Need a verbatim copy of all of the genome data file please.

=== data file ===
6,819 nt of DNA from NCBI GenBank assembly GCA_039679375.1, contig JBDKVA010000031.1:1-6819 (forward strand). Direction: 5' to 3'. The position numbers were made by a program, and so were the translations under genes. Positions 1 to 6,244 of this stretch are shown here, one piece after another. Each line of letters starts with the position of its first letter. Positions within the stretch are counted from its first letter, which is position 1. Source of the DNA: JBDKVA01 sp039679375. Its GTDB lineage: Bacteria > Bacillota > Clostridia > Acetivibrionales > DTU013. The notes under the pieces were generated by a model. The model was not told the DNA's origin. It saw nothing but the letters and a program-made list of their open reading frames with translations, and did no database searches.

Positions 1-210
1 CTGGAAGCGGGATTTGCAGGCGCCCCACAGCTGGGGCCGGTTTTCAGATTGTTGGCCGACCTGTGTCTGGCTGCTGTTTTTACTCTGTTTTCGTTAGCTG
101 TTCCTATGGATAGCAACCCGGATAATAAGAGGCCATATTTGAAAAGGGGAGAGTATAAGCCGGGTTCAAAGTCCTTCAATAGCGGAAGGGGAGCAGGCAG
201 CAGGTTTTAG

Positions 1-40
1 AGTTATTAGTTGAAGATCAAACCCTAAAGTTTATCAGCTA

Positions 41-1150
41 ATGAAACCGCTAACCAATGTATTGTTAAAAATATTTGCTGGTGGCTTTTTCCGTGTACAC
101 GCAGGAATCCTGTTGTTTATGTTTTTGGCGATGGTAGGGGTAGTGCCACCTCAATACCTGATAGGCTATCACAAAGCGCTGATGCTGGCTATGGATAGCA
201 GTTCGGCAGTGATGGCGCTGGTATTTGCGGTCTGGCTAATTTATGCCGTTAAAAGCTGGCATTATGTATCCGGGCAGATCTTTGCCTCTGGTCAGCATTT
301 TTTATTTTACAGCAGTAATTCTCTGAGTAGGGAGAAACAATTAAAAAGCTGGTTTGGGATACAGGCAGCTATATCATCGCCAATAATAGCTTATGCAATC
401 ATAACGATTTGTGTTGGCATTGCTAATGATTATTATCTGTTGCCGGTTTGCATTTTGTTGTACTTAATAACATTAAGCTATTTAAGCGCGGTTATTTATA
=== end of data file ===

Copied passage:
6,819 nt of DNA from NCBI GenBank assembly GCA_039679375.1, contig JBDKVA010000031.1:1-6819 (forward strand). Direction: 5' to 3'. The position numbers were made by a program, and so were the translations under genes. Positions 1 to 6,244 of this stretch are shown here, one piece after another. Each line of letters starts with the position of its first letter. Positions within the stretch are counted from its first letter, which is position 1. Source of the DNA: JBDKVA01 sp039679375. Its GTDB lineage: Bacteria > Bacillota > Clostridia > Acetivibrionales > DTU013. The notes under the pieces were generated by a model. The model was not told the DNA's origin. It saw nothing but the letters and a program-made list of their open reading frames with translations, and did no database searches.

Positions 1-210
1 CTGGAAGCGGGATTTGCAGGCGCCCCACAGCTGGGGCCGGTTTTCAGATTGTTGGCCGACCTGTGTCTGGCTGCTGTTTTTACTCTGTTTTCGTTAGCTG
101 TTCCTATGGATAGCAACCCGGATAATAAGAGGCCATATTTGAAAAGGGGAGAGTATAAGCCGGGTTCAAAGTCCTTCAATAGCGGAAGGGGAGCAGGCAG
201 CAGGTTTTAG

Positions 1-40
1 AGTTATTAGTTGAAGATCAAACCCTAAAGTTTATCAGCTA

Positions 41-1150
41 ATGAAACCGCTAACCAATGTATTGTTAAAAATATTTGCTGGTGGCTTTTTCCGTGTACAC
101 GCAGGAATCCTGTTGTTTATGTTTTTGGCGATGGTAGGGGTAGTGCCACCTCAATACCTGATAGGCTATCACAAAGCGCTGATGCTGGCTATGGATAGCA
201 GTTCGGCAGTGATGGCGCTGGTATTTGCGGTCTGGCTAATTTATGCCGTTAAAAGCTGGCATTATGTATCCGGGCAGATCTTTGCCTCTGGTCAGCATTT
301 TTTATTTTACAGCAGTAATTCTCTGAGTAGGGAGAAACAATTAAAAAGCTGGTTTGGGATACAGGCAGCTATATCATCGCCAATAATAGCTTATGCAATC
401 ATAACGATTTGTGTTGGCATTGCTAATGATTATTATCTGTTGCCGGTTTGCATTTTGTTGTACTTAATAACATTAAGCTATTTAAGCGCGGTTATTTATA